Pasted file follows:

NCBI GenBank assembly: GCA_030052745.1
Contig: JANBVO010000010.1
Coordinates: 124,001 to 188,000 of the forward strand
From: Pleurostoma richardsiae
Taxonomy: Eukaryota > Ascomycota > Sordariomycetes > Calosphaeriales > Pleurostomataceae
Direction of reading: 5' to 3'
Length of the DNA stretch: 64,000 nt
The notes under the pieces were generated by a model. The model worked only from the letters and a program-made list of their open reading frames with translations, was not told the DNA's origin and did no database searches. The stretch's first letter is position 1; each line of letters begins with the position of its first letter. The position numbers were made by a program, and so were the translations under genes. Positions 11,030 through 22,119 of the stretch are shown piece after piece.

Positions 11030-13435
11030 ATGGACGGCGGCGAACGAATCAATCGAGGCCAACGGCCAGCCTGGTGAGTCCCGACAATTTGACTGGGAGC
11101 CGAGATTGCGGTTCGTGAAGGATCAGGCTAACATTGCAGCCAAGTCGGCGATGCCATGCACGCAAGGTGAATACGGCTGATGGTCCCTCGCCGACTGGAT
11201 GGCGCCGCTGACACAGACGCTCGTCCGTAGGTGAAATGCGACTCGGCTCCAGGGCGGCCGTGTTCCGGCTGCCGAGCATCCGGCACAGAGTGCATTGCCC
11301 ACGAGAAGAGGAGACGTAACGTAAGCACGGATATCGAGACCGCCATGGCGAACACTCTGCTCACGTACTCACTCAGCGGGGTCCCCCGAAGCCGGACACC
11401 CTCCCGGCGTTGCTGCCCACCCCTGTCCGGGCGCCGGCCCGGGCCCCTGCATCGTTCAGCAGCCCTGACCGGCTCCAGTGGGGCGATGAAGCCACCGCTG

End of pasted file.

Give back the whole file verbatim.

NCBI GenBank assembly: GCA_030052745.1
Contig: JANBVO010000010.1
Coordinates: 124,001 to 188,000 of the forward strand
From: Pleurostoma richardsiae
Taxonomy: Eukaryota > Ascomycota > Sordariomycetes > Calosphaeriales > Pleurostomataceae
Direction of reading: 5' to 3'
Length of the DNA stretch: 64,000 nt
The notes under the pieces were generated by a model. The model worked only from the letters and a program-made list of their open reading frames with translations, was not told the DNA's origin and did no database searches. The stretch's first letter is position 1; each line of letters begins with the position of its first letter. The position numbers were made by a program, and so were the translations under genes. Positions 11,030 through 22,119 of the stretch are shown piece after piece.

Positions 11030-13435
11030 ATGGACGGCGGCGAACGAATCAATCGAGGCCAACGGCCAGCCTGGTGAGTCCCGACAATTTGACTGGGAGC
11101 CGAGATTGCGGTTCGTGAAGGATCAGGCTAACATTGCAGCCAAGTCGGCGATGCCATGCACGCAAGGTGAATACGGCTGATGGTCCCTCGCCGACTGGAT
11201 GGCGCCGCTGACACAGACGCTCGTCCGTAGGTGAAATGCGACTCGGCTCCAGGGCGGCCGTGTTCCGGCTGCCGAGCATCCGGCACAGAGTGCATTGCCC
11301 ACGAGAAGAGGAGACGTAACGTAAGCACGGATATCGAGACCGCCATGGCGAACACTCTGCTCACGTACTCACTCAGCGGGGTCCCCCGAAGCCGGACACC
11401 CTCCCGGCGTTGCTGCCCACCCCTGTCCGGGCGCCGGCCCGGGCCCCTGCATCGTTCAGCAGCCCTGACCGGCTCCAGTGGGGCGATGAAGCCACCGCTG